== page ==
Centripetal Force Experiment question

In summary, during an experiment involving two masses connected by a string and one being swung in a circle while the other hangs down, it is important to consider the effect of the hand making small circles. This could potentially affect the results and change the measurement of the radius (r) used in the centripetal force formula, F=(mv^2)/r. It is also important to take note of any changes in the motion and path of the mass when the hand stops making the small circles. In the lab, r was measured at 0.20m and was kept at this distance while the mass was twirled.
  • #1
Stardrops
2
0

Homework Statement


We had an experiment where you have two masses on either side of a string and you swing one in a circle,while the other hangs vertically down(providing Fg).

"When you swing the mass in a circle, your hand most likely moved in a small circle. What effect does this have on the results?"

Homework Equations


I'm guessing they are asking -> How will it affect Centripetal force formula F=(mv^2)/r


The Attempt at a Solution


Not really quite sure what your hand does to it though :rolleyes:
 
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  • #2
Stardrops said:

Homework Statement


We had an experiment where you have two masses on either side of a string and you swing one in a circle,while the other hangs vertically down(providing Fg).

"When you swing the mass in a circle, your hand most likely moved in a small circle. What effect does this have on the results?"

Homework Equations


I'm guessing they are asking -> How will it affect Centripetal force formula F=(mv^2)/r


The Attempt at a Solution


Not really quite sure what your hand does to it though :rolleyes:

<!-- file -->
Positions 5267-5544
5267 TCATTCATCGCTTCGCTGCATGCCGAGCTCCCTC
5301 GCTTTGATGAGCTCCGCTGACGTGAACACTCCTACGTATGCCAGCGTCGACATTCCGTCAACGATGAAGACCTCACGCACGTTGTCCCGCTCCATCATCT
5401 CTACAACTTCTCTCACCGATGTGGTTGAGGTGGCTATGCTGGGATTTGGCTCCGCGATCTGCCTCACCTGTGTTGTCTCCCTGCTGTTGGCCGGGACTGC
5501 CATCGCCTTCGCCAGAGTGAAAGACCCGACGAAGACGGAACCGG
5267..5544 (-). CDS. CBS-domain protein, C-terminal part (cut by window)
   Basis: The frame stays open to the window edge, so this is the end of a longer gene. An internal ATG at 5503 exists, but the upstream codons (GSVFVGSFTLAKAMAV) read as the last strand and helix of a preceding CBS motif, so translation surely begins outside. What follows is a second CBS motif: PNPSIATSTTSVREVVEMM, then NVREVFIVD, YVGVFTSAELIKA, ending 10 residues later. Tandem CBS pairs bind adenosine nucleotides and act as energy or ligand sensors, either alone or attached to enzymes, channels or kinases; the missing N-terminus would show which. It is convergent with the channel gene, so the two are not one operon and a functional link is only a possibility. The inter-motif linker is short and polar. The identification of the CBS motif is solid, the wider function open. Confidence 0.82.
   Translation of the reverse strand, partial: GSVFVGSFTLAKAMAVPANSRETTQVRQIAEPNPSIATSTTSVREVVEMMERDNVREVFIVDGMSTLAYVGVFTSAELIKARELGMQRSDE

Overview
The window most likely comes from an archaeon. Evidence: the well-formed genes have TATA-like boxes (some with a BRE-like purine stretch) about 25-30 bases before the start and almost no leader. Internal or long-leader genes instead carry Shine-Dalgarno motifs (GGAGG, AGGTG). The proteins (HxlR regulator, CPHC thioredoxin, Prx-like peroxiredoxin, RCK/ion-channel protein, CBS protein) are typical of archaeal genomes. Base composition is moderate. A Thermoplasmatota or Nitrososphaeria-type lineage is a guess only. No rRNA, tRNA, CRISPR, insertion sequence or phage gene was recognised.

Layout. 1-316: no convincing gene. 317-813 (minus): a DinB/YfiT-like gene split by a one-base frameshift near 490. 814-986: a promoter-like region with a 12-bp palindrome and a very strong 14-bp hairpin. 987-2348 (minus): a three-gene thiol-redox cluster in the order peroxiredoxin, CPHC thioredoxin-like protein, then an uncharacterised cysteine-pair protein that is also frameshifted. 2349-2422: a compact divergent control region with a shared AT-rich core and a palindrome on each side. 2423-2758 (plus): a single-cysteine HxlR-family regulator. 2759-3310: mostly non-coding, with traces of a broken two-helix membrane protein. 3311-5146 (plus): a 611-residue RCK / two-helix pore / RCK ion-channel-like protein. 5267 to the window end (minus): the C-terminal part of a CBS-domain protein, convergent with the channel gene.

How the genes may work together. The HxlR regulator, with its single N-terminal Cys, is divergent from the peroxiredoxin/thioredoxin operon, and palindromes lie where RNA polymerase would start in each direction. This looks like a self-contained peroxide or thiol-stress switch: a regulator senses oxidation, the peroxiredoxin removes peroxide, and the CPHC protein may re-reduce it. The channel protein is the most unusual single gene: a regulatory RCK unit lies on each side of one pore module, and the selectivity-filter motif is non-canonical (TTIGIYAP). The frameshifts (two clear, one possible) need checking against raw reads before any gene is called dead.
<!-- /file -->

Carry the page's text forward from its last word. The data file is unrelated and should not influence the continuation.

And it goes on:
How did you measure r in the lab? would it change this measurement?
 
  • #3
You might also ask yourself what happened when you stopped making the small circles with your fingers/hand. Did you notice anything about the motion and path of the mass that was making the circular path that was different if you just let it go by itself after getting it started?
 
  • #4
pgardn said:
How did you measure r in the lab? would it change this measurement?

The r was given .20 m and we made a mark and tried to keep the mass twirling that dist. away from the tube we were holding on to
 

Related to Centripetal Force Experiment question

1. What is centripetal force?

Centripetal force is a force that acts on an object moving in a circular path, always directed towards the center of the circle.

2. How do you measure centripetal force?

Centripetal force can be measured using a device called a centripetal force apparatus, which consists of a rotating arm with a weight attached to it. The force can be calculated using the formula F = mv2/r, where m is the mass of the weight, v is the velocity, and r is the radius of the circular path.

3. What factors affect centripetal force?

The factors that affect centripetal force include the mass of the object, the velocity of the object, and the radius of the circular path. As these factors increase, so does the centripetal force required to keep the object in its circular motion.

4. What is the relationship between centripetal force and centripetal acceleration?

Centripetal force and centripetal acceleration are directly proportional. This means that as the centripetal force increases, the centripetal acceleration also increases. This relationship is described by the formula F = ma, where m is the mass of the object and a is the centripetal acceleration.

5. What are some real-life applications of centripetal force?

Centripetal force is present in many everyday activities, such as swinging a ball on a string, driving around a curved road, or riding a roller coaster. It is also important in the functioning of machines, such as centrifuges used in laboratories and washing machines.

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